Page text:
Monday, July 8, 2013
- CSMA or Carrier Sense Multiple Access is defined as a probabilistic MAC (media access control) protocol.
- In this protocol the absence of the traffic is verified by the node prior to start transmitting through a transmission medium that is shared by a number of channels.
- For example, a band of EM spectrum, electric bus and so on.
- Feedback from the receiver is used by the transmitter for determining whether the channel is already occupied by some transmission process or not. - This is termed as the carrier sense.
- The transmitter before starting a transmission starts detecting whether a carrier wave is present their transmitted by some another station.
- If a carrier wave is present, the transmission has no other option other than waiting for the transmission in progress to end before starting its own transmission.
- To put it simply we can say that the carrier sense is what the CSMA protocol is based up on.
- By ‘multiple access’, it simply means that a number of stations can transmit and receive data through the same medium.
- But in this case all the other stations receive the data transmitted by one node using that same medium.
There are many types of CSMA protocols as mentioned below:
1. CSMA with collision detection:
- In short, this protocol is known as the CSMA/CD.
- This protocol is used for improving the performance.
- This it does through the termination of the transmission once a collision occurs along making reductions in the probability of occurrence of the other collisions upon re-transmissions.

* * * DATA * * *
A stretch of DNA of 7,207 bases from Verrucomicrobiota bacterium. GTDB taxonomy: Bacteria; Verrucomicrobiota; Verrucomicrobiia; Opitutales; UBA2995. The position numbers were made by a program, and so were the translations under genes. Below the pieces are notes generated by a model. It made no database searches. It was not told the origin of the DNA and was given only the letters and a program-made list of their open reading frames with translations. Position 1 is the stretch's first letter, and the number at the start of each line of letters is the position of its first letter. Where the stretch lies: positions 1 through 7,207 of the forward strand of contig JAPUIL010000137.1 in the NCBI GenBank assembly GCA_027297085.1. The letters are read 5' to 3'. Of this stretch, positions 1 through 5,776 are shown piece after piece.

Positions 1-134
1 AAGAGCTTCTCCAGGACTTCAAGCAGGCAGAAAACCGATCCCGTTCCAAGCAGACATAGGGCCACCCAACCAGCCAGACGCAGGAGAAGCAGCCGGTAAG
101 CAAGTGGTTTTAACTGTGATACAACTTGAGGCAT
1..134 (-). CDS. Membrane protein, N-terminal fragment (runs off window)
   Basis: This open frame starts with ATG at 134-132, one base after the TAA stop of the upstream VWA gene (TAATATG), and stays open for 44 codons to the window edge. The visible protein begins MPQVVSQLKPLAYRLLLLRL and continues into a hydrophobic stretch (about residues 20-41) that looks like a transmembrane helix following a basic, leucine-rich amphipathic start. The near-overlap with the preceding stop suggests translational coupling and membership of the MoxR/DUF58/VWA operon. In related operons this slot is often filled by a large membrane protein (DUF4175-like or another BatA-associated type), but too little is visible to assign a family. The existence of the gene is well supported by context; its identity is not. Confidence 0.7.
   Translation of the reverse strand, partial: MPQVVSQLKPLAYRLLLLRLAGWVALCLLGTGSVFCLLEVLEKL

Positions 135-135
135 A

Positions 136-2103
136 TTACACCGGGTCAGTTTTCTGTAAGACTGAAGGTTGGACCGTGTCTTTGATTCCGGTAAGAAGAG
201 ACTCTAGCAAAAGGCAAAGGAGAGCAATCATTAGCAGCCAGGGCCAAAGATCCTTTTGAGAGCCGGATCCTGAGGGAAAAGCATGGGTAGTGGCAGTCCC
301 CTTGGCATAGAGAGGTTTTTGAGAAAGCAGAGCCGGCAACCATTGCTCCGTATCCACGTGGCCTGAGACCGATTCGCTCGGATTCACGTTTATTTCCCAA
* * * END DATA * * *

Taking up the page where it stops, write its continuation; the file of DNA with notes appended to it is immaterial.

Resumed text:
2. CSMA with collision avoidance:
- CSMA/ CA is the abbreviated form of this type of CSMA protocol.
- This protocol avoids collision for improving the performance of the same.
- It tends not to be greedy on the transmitting channel.
- If it happens to sense the channel as busy prior to transmission then it is said to defer to a random interval.
- This is a measure for reduction in the probability of the packet collisions occurring on the channel.
3. Virtual time CSMA:
- In short, known as the VTCSMA.
- This type of CSMA protocol has been designed for avoiding the collisions that are generated by the nodes.
- These are the nodes that translate the signals at the same time.
- This CSMA protocol is employed in the hard real time systems.
- Two clocks are used by each node namely a real clock (rc) and a virtual clock (vc) for telling ‘real time’.
- If the channel happens to be busy, the virtual clock freezes and if not it is reset.
- vc is not initialized if the channel is busy and it runs faster when compared to the real clock.
CSMA happens to operate in various modes as discussed below:
- The sender stations keeps on sensing the transmission channel until it becomes idle if previously it was busy.
- When it finally becomes, then it starts transmitting the data packet i.e., the frame.
- If a collision is detected, the transmitter has to wait for a random period of time before attempting to re-transmit the signal.
- It finds use in systems such as Ethernet i.e., the systems using CSMA/ CD.
- This mode lies somewhere between the non–persistent and the 1–persistent CSMA access modes.
- Once the data is ready to be transmitted, it checks for the status of the medium and starts transmitting the data packets with a certain probability.
Less aggressive when compared to the previous one.
It works based according to the assigned transmission order.